Dr. Joseph S. Nelson (1937-2011)
The world has lost a giant in the field of ichthyology. Dr. Joseph S. Nelson passed away on August 13, 2011, at the age of 74. To quote one headline, “he taught the world about fish.”
Dr. Nelson was an outstanding ichthyologist with well over 100 publications to his credit. His most widely-known is undoubtedly the monumental book, Fishes of the World, a scientific, comprehensive review of all families of fishes, fossil and recent, contained in an eclectic classification that has become a world standard for fish classification and an invaluable source for information about the diversity of fishes. First published in 1976, Fishes of the World is now in its fourth complete revision (2006)and is a basic reference work cited by every leading ichthyologist.
Since 2002, Dr. Nelson had been Professor Emeritus in the Faculty of Biological Sciences of the University of Alberta in Edmonton, Canada. Previously, he served as chair and associate chair of zoology at the University, and served as an associate dean for the faculty of science for six years. He was active in many international organizations including the Society of Systematic Biologists, Society of Vertebrate Paleontology, European Ichthyological Union, Canadian Society of Zoologists, Canadian Society for Ecology and Evolution, American Fisheries Society, and the American Society of Ichthyologists and Herpetologists; on the latter he served on the board of governors for twelve years. Four species of fish are named in his honour. He received many awards and recognitions, and the last that was offered to him during his life will be posthumously presented in September—an award for conservation from the American Fisheries Society.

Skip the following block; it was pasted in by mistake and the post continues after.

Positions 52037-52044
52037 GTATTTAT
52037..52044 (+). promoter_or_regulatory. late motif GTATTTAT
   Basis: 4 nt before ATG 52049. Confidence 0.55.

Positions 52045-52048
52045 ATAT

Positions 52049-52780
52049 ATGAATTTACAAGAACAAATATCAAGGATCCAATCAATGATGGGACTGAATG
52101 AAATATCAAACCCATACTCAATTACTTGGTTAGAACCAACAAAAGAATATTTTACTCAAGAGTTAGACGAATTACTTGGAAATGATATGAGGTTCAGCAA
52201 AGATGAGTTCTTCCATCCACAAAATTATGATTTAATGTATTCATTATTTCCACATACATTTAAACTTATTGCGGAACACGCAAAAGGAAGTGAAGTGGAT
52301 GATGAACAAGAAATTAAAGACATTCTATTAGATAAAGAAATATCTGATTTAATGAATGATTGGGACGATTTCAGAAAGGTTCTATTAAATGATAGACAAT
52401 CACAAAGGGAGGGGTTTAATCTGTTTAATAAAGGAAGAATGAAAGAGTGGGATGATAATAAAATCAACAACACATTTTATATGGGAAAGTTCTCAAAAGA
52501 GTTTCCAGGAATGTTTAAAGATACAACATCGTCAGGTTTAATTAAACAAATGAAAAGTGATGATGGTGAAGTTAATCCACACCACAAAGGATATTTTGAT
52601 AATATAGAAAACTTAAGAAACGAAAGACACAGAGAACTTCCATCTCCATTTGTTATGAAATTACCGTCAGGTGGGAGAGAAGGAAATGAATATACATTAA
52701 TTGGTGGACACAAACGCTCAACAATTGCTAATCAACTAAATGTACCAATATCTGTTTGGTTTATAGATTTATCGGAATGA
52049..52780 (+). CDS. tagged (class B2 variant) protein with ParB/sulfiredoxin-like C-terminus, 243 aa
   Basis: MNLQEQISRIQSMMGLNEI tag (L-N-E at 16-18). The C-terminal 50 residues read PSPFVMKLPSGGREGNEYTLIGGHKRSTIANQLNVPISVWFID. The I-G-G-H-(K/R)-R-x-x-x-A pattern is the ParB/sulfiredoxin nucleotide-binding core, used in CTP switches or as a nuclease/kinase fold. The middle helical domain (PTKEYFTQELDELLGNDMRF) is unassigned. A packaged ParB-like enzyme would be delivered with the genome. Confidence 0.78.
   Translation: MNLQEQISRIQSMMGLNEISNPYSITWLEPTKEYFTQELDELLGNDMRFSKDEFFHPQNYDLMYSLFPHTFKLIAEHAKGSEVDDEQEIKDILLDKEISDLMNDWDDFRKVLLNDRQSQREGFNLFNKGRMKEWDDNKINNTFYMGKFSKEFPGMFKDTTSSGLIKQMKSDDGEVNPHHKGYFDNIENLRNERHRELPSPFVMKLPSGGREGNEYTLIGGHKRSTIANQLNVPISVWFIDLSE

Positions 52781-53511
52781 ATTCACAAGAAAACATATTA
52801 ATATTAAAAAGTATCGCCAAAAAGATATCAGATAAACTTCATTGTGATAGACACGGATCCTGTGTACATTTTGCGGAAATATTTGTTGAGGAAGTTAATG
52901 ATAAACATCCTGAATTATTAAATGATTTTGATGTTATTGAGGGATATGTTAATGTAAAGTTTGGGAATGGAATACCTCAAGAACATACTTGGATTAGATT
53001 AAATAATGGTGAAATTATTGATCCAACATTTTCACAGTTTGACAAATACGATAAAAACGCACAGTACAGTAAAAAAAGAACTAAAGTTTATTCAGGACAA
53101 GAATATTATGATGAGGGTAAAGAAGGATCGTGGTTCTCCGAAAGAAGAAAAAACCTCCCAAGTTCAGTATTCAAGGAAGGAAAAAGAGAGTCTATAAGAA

In 2007, the renowned explorer Heiko Bleher wrote of Dr. Nelson: “To me he is the most outstanding ichthyologist living. His work over the last 40 years with his four editions of the Fishes of the World, always updated to the latest knowledge we have on the largest living group of vertebrates, is the most important (and only) reference today, for teachers of biology, ichthyology, taxonomy and for all researchers of fishes. Joseph has the knowledge to recognize 515 families of fishes, and the relationships of more than 28,000 living fish species.”
For further information on Dr. Nelson and a list of his many publications, visit:
Such a sad loss!!!! He will be greatly missed!!!
R.I.P..... Dr. Joseph S. Nelson!
He sounds like quite the guy. RIP Dr. Nelson.
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